William Kentridge: Apartheid in Bogota (Banco de la Republica, Barrio Candelaria)


One of the pleasures to visit Bogota, is the possibility of finding great artists that normally are not in the “blockbuster” path of the great galleries in London. Last week I went with Ana Maria to the exhibition of William Kentridge, a South African artist whose drawings in black and white create a whole universe of nightmares, desire, eroticism and death. This exhibition addresses difficult themes of violence, apartheid and desolated landscapes. The drawings are actually very draw representations of dreams and nightmares, emerging from the artist’s imagination. And it is a real assault to the viewer, these are imagined monsters, old men, patriarchal structures pilaging, exploiting and penetrating the landscape.

This particular exhibition emerged from the artist’s dreams and his experience of the apartheid regime in South Africa. In his dreams, a white man dressed in a suite (a business man) destroys, choose and desires everything around him. Under his mighty finger, a long queue of labourers march toward an uncertain fate. Soho, is the name of this unknown and universal business man/industrialist, eats and devours all around him. ON the other hand, Felix is the poet, the dreamer. Both are part of William Kentridge’s world, and both represent different sides of the same coin. They also help to remember, to challenge, to question! The images show the massacre of hundred of people in Johannesburg when the artist was 5 or 6 years old. Images that he could not understand at the time, and yet they became part of his life and visions. It is through the raw drawing that they emerge… and moreover, Kentridge gives them life through animation and film. The effect is disturbing, surreal, profound. For him: “sometimes art and literature are a path to remembrance”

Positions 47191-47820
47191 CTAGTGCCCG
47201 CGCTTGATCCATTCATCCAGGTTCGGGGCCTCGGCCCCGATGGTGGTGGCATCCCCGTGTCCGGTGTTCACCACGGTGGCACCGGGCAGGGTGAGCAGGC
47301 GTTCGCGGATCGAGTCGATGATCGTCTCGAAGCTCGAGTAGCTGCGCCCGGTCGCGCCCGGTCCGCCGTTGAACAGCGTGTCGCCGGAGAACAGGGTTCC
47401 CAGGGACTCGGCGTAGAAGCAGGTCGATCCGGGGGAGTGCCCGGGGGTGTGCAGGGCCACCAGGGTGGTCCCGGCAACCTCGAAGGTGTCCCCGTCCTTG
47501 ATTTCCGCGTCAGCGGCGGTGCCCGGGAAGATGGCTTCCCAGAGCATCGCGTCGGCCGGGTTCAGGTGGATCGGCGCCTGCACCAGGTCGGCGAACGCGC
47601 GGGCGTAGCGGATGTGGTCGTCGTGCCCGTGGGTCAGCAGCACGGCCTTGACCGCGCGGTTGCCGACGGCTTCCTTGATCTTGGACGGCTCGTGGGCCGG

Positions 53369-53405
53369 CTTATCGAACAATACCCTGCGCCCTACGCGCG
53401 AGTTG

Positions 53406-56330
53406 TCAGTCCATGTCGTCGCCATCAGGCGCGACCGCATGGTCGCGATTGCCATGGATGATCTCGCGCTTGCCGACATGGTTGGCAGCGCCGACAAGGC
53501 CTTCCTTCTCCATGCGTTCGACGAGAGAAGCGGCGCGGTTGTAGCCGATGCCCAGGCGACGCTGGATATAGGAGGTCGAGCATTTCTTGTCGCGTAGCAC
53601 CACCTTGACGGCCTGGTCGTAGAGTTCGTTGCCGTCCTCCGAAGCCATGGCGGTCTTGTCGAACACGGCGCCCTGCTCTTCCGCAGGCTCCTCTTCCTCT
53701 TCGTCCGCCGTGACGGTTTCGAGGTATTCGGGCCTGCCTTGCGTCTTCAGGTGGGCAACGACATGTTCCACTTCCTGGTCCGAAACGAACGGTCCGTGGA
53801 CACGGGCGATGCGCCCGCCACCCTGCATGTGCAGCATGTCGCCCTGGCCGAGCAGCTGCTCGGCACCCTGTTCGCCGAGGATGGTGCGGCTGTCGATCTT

What I found fascinating about this exhibition is to realise that inhuman regimes like apartheid are not an exclusive heritage of a race or a group of people. For Kentridge, the tragedy is both outside and inside, the collective memory is broken and damaged by these events. It is only through art that we can unearth and question what happened there? why did we allow this to happen?

While watching these films I thought it would be interesting to show my own raw self-portraits, made in black and white, during a depressive moment of my life. This is all about my own situation, but also, it is a questioning to a system that push you so far until you simple break down! All the rhetoric of “work/life” balance is a chimera, it does not exist, you have to create it. Because we (women) are pushed by several fronts: externally, by a capitalistic system that makes us work and give us our worth because of our “professional” life; an institutional setting which lacks of boundaries with contradictory messages and perverse objectives; a social context of gender discrimination and everyday sexism questioning your very own existence in organisations and social systems; and worst of all, an internal mechanism of guilt and self-doubt, a self-disciplining / self-punishment in the best of Foucauldian surveillance mechanisms!

And on this happy note, I leave this post!



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